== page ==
Product Review - Portsys Unified Access Gateway
Product: Portsys Unified Access Gateway
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Network security has always been important, but today it has been increasingly more important and more difficult to prevent unauthorized network access. The proliferation of mobile devices and the consumerization of IT has led to users expecting to be able to access network resources from virtually any device from anywhere in the world. Needless to say, maintaining security while providing such an unprecedented level of access is a tall order for any IT professional.
Portsys has sought to address this issue through their Unified Access Gateway appliance (http://www.portsys.com/index.php/products/uag/technical-specs). This appliance is essentially an HP server with Microsoft’s Forefront Unified Access Gateway and Forefront Threat Management Gateway, and some proprietary Portsys.
In case you are not familiar with these products, Forefront Threat Management Gateway (often referred to as Forefront TMG) is a security application that is designed to protect users from online threats such as malware or malicious Web pages.
Forefront Unified Access Gateway (or Forefront UAG) is designed to provide remote access to resources on the corporate network. Forefront UAG allows administrators to create policies that limit access to resources based on things like the user’s identity, device type, and device health. For example, some organizations will allow users to access sensitive resources from a company provided laptop that has proven itself to be healthy, but not from a user’s own personal computer.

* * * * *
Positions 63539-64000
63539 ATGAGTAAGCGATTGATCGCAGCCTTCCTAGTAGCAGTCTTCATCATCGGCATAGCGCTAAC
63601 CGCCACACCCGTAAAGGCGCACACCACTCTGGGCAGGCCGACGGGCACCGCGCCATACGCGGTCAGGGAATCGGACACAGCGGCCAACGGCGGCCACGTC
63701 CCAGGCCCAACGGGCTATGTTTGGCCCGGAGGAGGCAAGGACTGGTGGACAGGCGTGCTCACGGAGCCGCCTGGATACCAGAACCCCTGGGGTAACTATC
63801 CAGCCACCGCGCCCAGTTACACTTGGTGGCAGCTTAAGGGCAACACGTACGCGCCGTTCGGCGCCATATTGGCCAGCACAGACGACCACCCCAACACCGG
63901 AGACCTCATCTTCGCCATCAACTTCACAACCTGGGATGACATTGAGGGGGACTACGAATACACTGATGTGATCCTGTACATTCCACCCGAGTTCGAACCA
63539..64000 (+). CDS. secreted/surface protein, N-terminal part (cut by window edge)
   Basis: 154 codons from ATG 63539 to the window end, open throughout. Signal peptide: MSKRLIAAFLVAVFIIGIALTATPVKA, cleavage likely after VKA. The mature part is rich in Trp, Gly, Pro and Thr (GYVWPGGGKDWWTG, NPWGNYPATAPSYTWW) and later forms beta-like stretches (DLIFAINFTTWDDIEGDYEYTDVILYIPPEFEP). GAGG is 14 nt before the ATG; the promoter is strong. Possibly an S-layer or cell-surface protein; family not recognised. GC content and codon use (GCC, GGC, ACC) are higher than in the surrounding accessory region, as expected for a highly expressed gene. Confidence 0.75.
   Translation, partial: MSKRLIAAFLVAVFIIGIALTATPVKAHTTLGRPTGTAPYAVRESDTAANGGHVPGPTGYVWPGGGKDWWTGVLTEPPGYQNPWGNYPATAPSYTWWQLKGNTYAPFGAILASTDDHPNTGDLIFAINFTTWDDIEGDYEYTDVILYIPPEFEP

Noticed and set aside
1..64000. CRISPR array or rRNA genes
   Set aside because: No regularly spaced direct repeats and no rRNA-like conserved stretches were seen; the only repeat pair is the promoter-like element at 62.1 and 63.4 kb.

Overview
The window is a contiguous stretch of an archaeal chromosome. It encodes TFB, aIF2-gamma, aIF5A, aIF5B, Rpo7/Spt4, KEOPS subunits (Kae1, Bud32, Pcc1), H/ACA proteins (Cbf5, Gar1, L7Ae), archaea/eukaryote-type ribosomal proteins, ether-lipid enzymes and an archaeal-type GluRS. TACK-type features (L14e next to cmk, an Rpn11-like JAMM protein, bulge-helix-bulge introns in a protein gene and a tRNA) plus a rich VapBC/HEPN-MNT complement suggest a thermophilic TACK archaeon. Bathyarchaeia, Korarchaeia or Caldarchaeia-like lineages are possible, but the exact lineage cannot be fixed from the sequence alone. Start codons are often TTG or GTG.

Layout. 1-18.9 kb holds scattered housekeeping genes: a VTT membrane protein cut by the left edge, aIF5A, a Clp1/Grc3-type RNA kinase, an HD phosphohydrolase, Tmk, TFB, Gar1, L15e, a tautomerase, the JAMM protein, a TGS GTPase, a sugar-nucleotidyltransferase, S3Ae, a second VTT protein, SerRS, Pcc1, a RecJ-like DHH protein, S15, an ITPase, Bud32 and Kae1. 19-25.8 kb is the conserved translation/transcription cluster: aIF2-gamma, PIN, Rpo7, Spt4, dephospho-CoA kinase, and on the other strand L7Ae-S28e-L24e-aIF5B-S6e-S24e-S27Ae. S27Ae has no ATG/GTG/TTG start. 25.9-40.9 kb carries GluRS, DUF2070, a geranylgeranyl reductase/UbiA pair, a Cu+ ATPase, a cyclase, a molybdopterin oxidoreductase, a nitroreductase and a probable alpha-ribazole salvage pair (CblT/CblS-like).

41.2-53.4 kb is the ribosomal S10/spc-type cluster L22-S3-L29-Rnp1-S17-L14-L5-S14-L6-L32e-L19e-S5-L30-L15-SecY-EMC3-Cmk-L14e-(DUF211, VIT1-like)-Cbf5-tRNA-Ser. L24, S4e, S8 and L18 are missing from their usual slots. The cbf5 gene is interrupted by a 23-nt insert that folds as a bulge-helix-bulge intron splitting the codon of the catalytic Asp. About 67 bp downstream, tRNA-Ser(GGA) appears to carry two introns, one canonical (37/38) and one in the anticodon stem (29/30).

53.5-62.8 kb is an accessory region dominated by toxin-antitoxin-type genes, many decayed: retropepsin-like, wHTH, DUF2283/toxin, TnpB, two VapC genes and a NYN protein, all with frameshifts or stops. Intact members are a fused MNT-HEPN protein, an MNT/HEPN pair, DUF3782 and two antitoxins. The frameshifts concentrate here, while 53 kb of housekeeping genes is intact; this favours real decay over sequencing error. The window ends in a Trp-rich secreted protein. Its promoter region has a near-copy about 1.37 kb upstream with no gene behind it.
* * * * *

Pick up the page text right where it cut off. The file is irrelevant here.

Unlike most of the products that I review for Windows Networking, the Portsys Unified Access gateway is built into a physical hardware appliance. For the purpose of this review, I was provided with the HS-UAG7000 appliance, which supports up to 7,000 concurrent users.
The appliance consists of an HP ProLiant 1U rack mount server with 12 GB of RAM (Portsys is a global OEM for HP). This server features an Intel Xeon quad core CPU running at 2.26 GHz and four gigabit Ethernet ports.
The server runs a hardened instance of Windows Server 2008 R2 and comes with the following software preinstalled:
- Microsoft Forefront UAG
- Microsoft Forefront TMG Server 2010
- Paragon Drive Backup 10 Server Edition
The Deployment Process
Setting up the appliance proved to be an easy process. I was provided with a 20 page Quick Deployment Guide that walked me through the initial deployment process. I found this setup guide to be very well written. The guide provided screen captures for each step that I had to perform.
Performing the initial setup consisted of plugging in the appliance, connecting the network ports, and working through a setup wizard.
Providing the appliance with network connectivity is a breeze. The appliance has four gigabit Ethernet ports, and at a minimum you must connect one port to an internal network segment and another port to an external segment. What was nice was that I didn’t have to worry about which adapter I connected to which network segment. When I ran the setup wizard, the wizard automatically detected which network adapters were connected and I was able to specify which port should be treated as an external connection and which should be treated as an internal connection. I was also able to assign IP addresses directly through the setup wizard.